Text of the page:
The critical importance of a lasting change process

September 9, 2016

We often define change that we’d like to see, even implement change in a positive way. But how many times do things waver or even completely disintegrate so that 2 years, 2 months, even 2 weeks later, the initial enthusiasm and adherence of the new way has evaporated and things are back the way there were before.

In this video, taken from the Foundations of Success Workshop, I share one of LMI’s foundational concepts – the critical importance of securing lasting change through spaced repetition.

 

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Trust me, I’m a good kid!

April 3, 2014

Yesterday evening we’re sat round the dinner table, all five of us, having a chat about the day as we often do. Eden, who is 10, has just had a couple of friends knock at the front door: “Can Eden play out?”

We’ve said yes to this a couple of times, and sometimes we’ve said no.It’s a tricky challenge for any parent. How much freedom do you give and have much do you exercise control and parental authority?

We got into a conversation about how Eden might get more freedom and have mum and dad say yes to her more often, and also extend the boundaries of her freedom so she can travel further and stay out longer.

She’s a smart kid and she got it quickly.

“If I keep to the rules when I am allowed out (get back at the agreed time…call if plans change etc), then you’ll trust me more and therefore I’ll get more freedom.”

Spot on!

It’s exactly the same in life, work and business for all of us. If we deliver on what we promise, or what is asked of us, we build trust.That gains us more credibility and ultimately responsibility. If we want to expand the scope of what we do, build trust. There’s no point saying the equivalent of “I’m a good kid, trust me!” – we have to earn it.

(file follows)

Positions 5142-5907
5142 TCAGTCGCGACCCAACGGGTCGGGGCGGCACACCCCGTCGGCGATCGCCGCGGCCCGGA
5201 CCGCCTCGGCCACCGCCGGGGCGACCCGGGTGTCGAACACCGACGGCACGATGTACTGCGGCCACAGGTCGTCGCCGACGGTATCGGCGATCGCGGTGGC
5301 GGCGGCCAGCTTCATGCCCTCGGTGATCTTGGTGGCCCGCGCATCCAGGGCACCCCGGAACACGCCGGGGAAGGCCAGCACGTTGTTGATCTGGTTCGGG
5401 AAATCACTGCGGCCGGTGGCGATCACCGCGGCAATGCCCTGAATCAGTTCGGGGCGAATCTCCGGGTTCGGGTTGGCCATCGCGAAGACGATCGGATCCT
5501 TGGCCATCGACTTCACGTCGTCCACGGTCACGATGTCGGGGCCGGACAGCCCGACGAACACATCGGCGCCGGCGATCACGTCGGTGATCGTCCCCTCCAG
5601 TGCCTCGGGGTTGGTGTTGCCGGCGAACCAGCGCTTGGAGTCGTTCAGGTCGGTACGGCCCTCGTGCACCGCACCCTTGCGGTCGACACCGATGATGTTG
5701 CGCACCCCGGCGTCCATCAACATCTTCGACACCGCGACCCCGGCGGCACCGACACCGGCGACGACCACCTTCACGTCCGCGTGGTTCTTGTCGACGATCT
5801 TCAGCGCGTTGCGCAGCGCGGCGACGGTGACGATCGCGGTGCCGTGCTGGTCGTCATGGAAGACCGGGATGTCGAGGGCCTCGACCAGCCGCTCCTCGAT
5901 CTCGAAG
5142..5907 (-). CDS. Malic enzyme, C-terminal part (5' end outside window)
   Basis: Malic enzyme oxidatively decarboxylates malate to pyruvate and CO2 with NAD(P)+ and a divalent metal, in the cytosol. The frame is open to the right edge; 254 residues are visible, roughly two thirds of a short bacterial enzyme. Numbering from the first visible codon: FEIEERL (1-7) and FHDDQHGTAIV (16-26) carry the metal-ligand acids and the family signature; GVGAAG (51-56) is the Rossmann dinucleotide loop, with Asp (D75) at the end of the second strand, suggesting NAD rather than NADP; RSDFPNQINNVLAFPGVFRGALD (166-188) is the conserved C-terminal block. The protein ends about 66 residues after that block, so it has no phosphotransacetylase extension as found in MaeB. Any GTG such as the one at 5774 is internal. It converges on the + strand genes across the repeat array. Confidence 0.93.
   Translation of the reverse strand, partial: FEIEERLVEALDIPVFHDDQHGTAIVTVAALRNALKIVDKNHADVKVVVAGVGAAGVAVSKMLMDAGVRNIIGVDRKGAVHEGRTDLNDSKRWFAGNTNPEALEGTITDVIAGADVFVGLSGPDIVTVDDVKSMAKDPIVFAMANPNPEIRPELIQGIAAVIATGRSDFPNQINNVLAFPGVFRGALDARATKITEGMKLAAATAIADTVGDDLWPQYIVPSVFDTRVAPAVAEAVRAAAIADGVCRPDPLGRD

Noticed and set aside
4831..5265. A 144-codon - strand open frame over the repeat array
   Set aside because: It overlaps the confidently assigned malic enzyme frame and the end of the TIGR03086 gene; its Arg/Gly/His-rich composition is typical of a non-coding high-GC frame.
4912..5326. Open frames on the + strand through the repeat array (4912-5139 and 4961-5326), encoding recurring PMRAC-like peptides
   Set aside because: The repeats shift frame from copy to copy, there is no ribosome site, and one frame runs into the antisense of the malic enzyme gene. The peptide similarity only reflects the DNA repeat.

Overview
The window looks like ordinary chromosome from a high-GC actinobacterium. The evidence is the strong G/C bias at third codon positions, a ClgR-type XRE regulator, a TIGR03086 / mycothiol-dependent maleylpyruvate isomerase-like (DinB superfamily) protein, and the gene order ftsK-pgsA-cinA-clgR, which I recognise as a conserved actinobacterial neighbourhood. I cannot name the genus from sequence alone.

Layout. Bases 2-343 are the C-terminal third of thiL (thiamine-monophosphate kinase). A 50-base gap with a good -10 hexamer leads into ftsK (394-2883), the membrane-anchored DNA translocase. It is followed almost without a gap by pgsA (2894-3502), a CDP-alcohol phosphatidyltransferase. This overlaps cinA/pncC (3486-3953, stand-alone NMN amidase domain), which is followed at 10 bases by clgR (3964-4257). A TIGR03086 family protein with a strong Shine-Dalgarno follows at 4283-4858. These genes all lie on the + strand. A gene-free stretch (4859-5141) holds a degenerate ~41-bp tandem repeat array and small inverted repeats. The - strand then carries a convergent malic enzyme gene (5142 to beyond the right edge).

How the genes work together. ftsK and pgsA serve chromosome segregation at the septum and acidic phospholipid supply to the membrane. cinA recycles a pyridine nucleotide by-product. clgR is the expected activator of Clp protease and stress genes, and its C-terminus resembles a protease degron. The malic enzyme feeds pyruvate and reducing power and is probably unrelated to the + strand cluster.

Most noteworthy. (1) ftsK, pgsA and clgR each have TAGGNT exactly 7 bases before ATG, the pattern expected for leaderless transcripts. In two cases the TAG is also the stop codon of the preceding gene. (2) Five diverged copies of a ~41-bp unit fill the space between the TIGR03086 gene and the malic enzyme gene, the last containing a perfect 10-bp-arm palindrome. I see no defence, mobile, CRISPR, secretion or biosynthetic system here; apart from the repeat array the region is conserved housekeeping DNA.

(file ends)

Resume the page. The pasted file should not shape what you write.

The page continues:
This is true in relationships with our customers, the teams we lead and manage, our own managers and leaders…as well as our friends and family.

A few years ago I was hosting a leadership seminar and the speaker, who was extremely experienced as a senior leader in a major corporation said something I’ve never forgotten:

“The most important thing to being an effective leader is simply to always do what you say you’re going to do.”

Challenging words. Extremely important words.


Train through the pain

October 20, 2011

I write this as a dad to three kids aged 7, 6 and 4. They constantly amaze me with their desire to do new things, and their capacity to learn new skills really quickly. There is, however, always a temptation when one of them comes and wants to join in some activity or other that I’m doing. They want to understand what’s happening and to play a meaningful part in it whereas I’m usually thinking that I want to get it done as quick as possible and move onto the next thing.

What I’m beginning to realise though is that there are more and more things that, if I’m prepared to take a bit of extra time and show one of my kids how to do it, and then be patient with them as they learn it and practice it, they will then very happily carry on doing so I don’t have to – result! Cutting the grass may be a thing of the past for me by next summer the way its going!

The same can be true in work – its always easy to think it’ll be quicker to just do it yourself BUT if you take a bit of extra time, maybe there’s a load of things that you could delegate to others and with a bit of initial pain in terms of things taking a little longer to train and coach them up to speed, you’ll find a stack of your time freed up for other things….and maybe end up with more motivated, empowered team members to boot!